Earlier in the day I had been seduced by some fish and vegetables spotted in the Greenmarket, but by evening, when I was beginning to think about what I was going to do with them, the thermometer was still sitting in the high 80s in the area around our 1931 Magic Chef (like this one, but with a bit more elegance).  That was before I had even started making dinner; I was pretty certain it wasn’t going to drop while I worked up a proper meal, each element of which called for at least some range heat.

The fish I brought home were four 3-ounce small sea bass fillets from Blue Moon Fish.  This is how beautiful they look before cooking.  I sprinkled the four with a light coating of seasoned flower, and dipped them in an egg which had been beaten with chopped parsley.   After a quick sauté in a mixture of oil and butter, I removed them from the pan, sprinkled them with a bit of lemon, finishing them with pan juices I had mixed with some more parsley.

The accompaniments were large red fingerlings from Lucky Dog Farm, which I boiled, cut into smaller pieces then tossed with butter and lovage; and sugar snap peas from Eckerton Hill Farm, blanched for one minute, then briefly heated in a little oil and finished with chives.

Each of the herbs also came from the Greenmarket, the parsley from Queens County Farm, the lovage from Mountain Sweet Berry Farm, and the chives from S.S.&O. Farm.

The wine was an excellent Loire, Olga Raffault Cuvée Chinon rosé 2012, the gift of wonderful friends.

pasta promfumata al limone


looks a little dull, and monochromatic, but the flavor is neither


This might be considered an almost perfect entrée for a hot day.  While delicious served cool, as it should be, the pasta itself of course has to be boiled. It can, and in fact it must be done long before it’s combined with the rest of the ingredients.  That means only the cook has to suffer a hot kitchen, and those fiery duties can be accomplished hours before anyone sits down at the table.

It’s Pasta Promfumata al Limone, or ‘lemon-scented pasta’.  Here it’s Afeltra fusilli con buco, combined with shredded carrots (perversely, in my interpretation, white carrots  from S.S.&O. Farm, since they are what I had on hand, although parti-colored carrots would have been spectacular), shredded tuna, garlic, lemon juice and zest, parsley, basil and lovage (my addition).   I substituted the fusilli for the recipe-specified farfalle or ‘bowties’, because I did not have the latter in my, . . . larder.

Note: Only when I began to mix the cooled pasta in with the remaining, refrigerated ingredients did I realize that it would have been better to use almost anything but a long pasta; penne would have worked fine.  Next time.

The recipe is from the late, much-missed Kyle Phillips, writing in ItalianFood years ago.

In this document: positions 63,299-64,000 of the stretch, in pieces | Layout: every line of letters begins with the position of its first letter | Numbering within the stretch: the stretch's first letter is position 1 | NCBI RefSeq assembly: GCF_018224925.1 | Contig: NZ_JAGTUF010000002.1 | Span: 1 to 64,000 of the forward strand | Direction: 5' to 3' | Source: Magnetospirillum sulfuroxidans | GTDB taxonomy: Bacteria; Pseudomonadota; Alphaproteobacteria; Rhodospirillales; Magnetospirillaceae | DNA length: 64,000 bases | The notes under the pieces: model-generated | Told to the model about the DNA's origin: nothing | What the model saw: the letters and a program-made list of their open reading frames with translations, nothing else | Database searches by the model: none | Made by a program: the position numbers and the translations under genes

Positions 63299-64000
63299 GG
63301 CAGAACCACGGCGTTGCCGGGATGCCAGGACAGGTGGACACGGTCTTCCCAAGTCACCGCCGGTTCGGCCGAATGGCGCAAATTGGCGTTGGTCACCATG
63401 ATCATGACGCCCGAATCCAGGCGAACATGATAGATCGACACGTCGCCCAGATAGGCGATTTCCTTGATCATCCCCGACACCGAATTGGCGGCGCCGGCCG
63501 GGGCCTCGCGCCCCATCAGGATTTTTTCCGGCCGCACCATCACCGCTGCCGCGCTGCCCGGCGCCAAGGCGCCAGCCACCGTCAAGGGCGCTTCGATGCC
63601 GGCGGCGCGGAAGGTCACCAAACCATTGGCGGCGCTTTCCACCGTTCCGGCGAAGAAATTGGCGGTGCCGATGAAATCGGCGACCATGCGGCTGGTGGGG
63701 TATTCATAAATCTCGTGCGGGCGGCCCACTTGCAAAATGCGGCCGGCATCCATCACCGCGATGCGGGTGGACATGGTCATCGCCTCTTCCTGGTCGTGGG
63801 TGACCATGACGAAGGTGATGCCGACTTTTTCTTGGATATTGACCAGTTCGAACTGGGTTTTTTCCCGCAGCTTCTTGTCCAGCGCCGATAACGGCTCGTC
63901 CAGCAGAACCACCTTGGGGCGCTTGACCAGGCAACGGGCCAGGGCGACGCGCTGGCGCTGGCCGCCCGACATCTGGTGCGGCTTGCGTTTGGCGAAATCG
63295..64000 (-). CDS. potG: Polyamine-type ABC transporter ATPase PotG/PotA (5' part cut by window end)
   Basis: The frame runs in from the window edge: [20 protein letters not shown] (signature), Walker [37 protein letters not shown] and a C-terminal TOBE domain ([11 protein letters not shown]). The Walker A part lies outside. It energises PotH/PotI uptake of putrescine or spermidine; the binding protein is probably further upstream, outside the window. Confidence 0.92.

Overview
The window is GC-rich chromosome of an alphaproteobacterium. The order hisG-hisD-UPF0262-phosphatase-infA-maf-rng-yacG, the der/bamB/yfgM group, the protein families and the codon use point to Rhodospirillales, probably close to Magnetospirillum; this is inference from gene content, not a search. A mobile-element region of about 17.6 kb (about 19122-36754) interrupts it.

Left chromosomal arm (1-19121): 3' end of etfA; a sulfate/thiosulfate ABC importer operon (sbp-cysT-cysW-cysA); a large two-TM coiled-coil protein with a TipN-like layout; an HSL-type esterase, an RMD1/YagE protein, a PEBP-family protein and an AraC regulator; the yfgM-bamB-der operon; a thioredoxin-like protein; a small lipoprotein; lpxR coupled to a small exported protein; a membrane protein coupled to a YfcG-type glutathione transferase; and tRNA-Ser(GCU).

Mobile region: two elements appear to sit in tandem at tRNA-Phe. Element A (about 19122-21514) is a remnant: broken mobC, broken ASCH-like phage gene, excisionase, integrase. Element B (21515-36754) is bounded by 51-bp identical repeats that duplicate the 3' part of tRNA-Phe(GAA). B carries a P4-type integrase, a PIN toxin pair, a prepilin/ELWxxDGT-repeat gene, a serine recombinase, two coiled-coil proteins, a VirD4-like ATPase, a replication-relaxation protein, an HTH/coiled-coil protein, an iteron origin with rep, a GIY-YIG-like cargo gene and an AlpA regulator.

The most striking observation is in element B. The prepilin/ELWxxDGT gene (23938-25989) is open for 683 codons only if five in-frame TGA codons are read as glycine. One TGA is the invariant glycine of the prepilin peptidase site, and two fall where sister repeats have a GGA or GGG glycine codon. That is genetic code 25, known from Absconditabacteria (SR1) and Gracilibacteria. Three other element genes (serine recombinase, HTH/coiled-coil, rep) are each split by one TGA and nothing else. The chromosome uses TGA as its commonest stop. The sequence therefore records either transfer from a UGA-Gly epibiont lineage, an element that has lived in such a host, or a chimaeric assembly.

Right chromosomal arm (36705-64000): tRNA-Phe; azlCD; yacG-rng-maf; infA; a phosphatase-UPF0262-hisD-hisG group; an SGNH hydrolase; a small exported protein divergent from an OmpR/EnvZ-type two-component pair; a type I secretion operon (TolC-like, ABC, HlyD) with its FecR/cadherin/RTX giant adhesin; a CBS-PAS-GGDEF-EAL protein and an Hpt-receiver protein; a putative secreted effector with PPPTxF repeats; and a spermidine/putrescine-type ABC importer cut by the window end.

The wine served with this dish was Per Linda Trebbiano d’ Abruzzo 2013

picnic at home in Chelsea summer place


no bugs, no rain


Yes, by now it should be clear that we spent the Fourth of July in our summer place on 23rd Street, where we almost always holiday.

In the first two of the three days of the extended weekend we had a meal dominated by fish (a pretty American meal, even if, since it was in a particularly New England form, it was somewhat esoteric American).  Dinner on the second day included grilled red meat (a feast almost, but not quite of the classic American cookout sort, since lamb still doesn’t conjure up thoughts of the typical American barbecue, and because it was enjoyed indoors).  On the third day we had a simple picnic, but once again we probably missed the point of the genuine Fourth, since this picnic was indoors.  Also, there was no chicken.

I had decided to work with the warm weather, meaning I would avoid cooking altogether, so I assembled what we call a picnic, something we do on occasion to vary the kitchen routine and to enjoy an even more leisurely pace, whether before, during, or after dinner, than I can normally arrange.

All of the food was gathered from what we already had on hand, making the meal even more relaxed.  There was prosciutto (packaged, from Whole Foods, and honestly quite good); sliced yellow tomatoes from Stokes Farm, topped with Mountain Sweet Berry Farm lovage; a small simply-dressed salad (treviso from Queens County Farm, topped with chives from S & SO Produce Farms);  four cheeses (Paglierino and Salva Cremasco from Eataly, Willoughby of Cellars at Jasper Hill from the New Amsterdam Market, and Garrotxa from Citarella); and an Italian rye bread from Eataly.


The wine was an Australian, Yalumba Y Series Viognier 2013

Oh, and those red tomatoes? They were only table decor this time.